We went with a wooden benchtop made from panels of Tasmanian Oak.  It is still a laminated product (the panels are stuck together to make a full benchtop), so we had to have it finished in varnish, which we didn't really want, but it does need to be sealed properly and we didn't have time or energy to find suitable slabs of wood to use instead.  They had to be cut on a 45deg angle at the corners, which then dictated where the sink would fit.  The cupboard doors are MDF painted in matt Dulux "limed white quarter", which is just a few shades lighter than the walls (Dulux "tapestry beige"), although it looks nearly white.  I was nervous using white, as I didn't want to be cleaning fingerprints all the time, but a dark cupboard would have made the room too dark.

We have ended up with so much storage I actually have a few cupboards empty at the moment!  We haven't quite cleaned out the old kitchen, so I may find something to put in there soon, still working out where everything goes anyway.  I love having everything tucked away, and no clutter, the deep drawers are wonderful for finding everything easily, and Pete even knows where everything is already (he was still claiming that he didn't know where to put things after seven years in the old kitchen, but it was really just not wanting to brave the over-full cupboards).

The dishdrawer has been amazing!  We are so used to handwashing, its a lovely change to just pop everything in the dishdrawer (still handwashing pots and pans etc).  We don't even really need to run it once a day, except for a lack of cutlery (need to bring the rest over).  I am trialing some eco-dishwasher powder from Biome, but will also try making my own later.

We got an undersink filter than is integrated with the tap, so we only needed one tap.  The filter includes a UV lamp, which means it removes solids and then treats any bacteria/viruses etc.  Even though we have been drinking rainwater with just filters, its nice to know that the water is definitely clean!  I went for a high tap and deep sinks so virtually all of my big pots fit easily into the sink.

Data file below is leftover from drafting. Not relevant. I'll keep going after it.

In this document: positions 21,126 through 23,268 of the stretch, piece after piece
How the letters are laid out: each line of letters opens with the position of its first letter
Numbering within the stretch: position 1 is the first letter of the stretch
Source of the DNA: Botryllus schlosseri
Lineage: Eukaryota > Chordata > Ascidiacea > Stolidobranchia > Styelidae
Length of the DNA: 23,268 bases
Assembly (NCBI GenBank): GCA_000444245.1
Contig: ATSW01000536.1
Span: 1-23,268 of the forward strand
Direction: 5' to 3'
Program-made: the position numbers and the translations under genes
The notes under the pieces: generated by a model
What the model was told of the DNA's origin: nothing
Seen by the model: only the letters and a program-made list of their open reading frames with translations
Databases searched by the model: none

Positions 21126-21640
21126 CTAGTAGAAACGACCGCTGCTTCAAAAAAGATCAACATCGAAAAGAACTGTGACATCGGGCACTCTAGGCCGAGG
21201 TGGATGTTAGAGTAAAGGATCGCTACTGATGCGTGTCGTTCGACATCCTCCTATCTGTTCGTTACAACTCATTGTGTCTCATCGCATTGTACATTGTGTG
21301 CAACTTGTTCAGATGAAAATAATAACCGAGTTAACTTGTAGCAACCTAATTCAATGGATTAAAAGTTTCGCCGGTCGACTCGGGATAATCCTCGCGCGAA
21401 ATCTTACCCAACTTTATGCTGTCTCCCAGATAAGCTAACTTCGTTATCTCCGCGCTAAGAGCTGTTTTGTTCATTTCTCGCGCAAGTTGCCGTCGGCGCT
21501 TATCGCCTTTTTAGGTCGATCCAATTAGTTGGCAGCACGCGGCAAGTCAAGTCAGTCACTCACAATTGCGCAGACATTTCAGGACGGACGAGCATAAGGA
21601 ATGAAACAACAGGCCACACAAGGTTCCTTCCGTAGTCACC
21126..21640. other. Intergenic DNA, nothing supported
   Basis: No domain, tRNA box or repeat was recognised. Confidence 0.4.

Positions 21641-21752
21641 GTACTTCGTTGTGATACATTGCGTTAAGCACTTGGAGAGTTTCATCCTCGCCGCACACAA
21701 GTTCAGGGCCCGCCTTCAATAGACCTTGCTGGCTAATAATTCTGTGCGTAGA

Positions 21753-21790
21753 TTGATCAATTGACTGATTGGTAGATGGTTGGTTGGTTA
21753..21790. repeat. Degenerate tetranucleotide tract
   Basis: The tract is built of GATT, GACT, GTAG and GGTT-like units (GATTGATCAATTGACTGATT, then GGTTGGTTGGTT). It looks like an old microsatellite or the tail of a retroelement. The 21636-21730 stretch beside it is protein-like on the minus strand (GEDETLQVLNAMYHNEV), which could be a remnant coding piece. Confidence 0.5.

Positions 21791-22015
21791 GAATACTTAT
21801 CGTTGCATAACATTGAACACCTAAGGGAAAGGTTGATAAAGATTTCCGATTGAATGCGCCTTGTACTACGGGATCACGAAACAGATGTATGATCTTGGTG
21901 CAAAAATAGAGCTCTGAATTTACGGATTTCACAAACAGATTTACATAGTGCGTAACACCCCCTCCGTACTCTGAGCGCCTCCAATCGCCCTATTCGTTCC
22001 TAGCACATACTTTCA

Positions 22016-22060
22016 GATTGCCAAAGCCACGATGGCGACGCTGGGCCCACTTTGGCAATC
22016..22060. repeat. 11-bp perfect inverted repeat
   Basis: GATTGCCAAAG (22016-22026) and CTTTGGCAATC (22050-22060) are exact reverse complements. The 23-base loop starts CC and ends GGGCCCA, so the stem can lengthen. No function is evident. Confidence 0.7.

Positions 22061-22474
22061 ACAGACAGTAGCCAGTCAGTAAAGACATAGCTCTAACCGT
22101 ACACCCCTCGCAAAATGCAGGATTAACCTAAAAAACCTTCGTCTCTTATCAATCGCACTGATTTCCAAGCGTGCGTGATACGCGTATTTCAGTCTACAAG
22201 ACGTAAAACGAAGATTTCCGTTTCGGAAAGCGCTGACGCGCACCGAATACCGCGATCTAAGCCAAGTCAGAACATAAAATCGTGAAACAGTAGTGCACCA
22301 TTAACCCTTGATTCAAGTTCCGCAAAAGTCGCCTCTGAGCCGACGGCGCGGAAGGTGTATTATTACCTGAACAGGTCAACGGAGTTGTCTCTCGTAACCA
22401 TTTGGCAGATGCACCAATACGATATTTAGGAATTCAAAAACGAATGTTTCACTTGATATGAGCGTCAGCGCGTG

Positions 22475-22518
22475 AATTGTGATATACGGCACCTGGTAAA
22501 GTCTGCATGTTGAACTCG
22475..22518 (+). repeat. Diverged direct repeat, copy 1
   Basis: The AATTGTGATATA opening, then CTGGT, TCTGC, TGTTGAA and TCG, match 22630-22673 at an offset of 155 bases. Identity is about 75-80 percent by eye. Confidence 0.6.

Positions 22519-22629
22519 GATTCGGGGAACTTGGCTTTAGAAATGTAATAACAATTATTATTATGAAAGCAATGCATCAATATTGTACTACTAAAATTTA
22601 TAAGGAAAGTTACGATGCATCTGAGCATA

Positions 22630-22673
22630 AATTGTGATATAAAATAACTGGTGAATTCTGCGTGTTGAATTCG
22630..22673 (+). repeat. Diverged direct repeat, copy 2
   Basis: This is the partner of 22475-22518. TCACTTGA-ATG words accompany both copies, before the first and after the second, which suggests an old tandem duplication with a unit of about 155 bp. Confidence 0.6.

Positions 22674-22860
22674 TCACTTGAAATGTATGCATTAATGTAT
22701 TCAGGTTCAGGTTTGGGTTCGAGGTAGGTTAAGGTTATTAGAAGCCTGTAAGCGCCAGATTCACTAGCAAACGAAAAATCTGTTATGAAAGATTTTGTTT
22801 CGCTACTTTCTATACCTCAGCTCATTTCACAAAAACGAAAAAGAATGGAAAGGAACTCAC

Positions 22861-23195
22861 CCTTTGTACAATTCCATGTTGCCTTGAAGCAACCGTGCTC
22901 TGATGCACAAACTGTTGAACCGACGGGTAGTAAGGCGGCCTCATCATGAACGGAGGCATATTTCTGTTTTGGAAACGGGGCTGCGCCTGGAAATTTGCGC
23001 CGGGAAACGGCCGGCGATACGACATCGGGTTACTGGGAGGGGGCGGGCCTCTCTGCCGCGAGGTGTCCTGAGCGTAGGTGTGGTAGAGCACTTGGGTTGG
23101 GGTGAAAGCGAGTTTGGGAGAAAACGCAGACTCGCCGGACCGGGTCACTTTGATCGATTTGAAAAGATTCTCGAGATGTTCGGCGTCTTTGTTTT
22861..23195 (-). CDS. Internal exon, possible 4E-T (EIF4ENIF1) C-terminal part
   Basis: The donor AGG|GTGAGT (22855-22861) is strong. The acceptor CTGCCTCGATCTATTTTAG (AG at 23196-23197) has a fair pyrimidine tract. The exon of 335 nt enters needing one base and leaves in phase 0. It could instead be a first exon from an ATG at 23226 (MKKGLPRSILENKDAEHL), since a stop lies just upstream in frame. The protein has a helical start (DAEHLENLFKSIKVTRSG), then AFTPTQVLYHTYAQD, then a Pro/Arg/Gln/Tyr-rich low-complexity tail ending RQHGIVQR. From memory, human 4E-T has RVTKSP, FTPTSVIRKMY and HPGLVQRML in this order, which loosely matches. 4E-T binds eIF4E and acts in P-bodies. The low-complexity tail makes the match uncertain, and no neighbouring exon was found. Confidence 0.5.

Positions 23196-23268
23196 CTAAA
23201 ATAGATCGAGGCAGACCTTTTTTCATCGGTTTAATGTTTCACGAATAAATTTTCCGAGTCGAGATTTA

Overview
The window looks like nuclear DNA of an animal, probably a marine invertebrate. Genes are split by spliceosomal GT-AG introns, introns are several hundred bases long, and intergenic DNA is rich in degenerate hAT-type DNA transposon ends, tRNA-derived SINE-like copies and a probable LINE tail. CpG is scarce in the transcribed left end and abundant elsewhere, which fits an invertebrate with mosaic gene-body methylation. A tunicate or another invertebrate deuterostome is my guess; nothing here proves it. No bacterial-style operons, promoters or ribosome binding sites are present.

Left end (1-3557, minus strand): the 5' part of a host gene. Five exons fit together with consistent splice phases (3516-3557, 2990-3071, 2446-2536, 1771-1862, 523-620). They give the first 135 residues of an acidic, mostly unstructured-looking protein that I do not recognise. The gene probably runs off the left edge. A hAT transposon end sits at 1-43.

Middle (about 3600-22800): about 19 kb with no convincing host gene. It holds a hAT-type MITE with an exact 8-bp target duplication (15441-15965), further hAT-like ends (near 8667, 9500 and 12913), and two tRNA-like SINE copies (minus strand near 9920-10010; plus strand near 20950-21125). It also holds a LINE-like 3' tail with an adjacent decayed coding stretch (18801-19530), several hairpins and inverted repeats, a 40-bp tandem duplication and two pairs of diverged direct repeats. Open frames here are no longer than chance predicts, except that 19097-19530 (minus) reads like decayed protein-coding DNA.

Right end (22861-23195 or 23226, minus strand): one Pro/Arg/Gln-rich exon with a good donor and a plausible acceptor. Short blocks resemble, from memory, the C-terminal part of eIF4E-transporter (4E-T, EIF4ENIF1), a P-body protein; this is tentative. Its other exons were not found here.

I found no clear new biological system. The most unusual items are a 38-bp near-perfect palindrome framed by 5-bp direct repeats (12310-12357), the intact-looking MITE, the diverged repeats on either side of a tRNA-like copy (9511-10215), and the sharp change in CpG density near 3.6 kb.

You may notice that there is no microwave.  We do own one, its probably 10 years old or more and lately we haven't been using it for much.  Actually I only use it to heat wheat packs.  I reheat food in pots on the cooktop, I defrost meat in a sink of hotwater (if not organised enough to get it out early), I don't know what else I would need it for.  I remember learning to "cook" in a microwave at school, we used it to cook bacon and sautee onions.  It was kind of a gimmick and I don't think our cooking teacher was really sure what to do with it either, but I persuaded my mum to get one too (sorry mum) and now I think they are a waste of kitchen space and a completely pointless appliance if you also have a cooktop and an oven!  This is apart from the fact that I'm totally convinced that they are safe to use. So rather than upgrade the old microwave to fit in with the nice new kitchen, we decided to put it in the shed and see if we can manage without it.

This is a link to an article with photos showing the evolution of kitchens.  I think the kitchen in this house was built in the 1950s (going from the style and the newspaper we found under the asbestos floor in the old pantry).  By then electric stoves were available, but I don't think country areas had electricity supply until the 1960s, so the original kitchen in this house would have had a woodstove.  Its kind of a combination of the 1950s kitchen, but with features from earlier kitchens.

So that is how the kitchen has turned out so far.  What do you think?


More posts about our house, from moving it to the property through to moving into the house (roughly in order):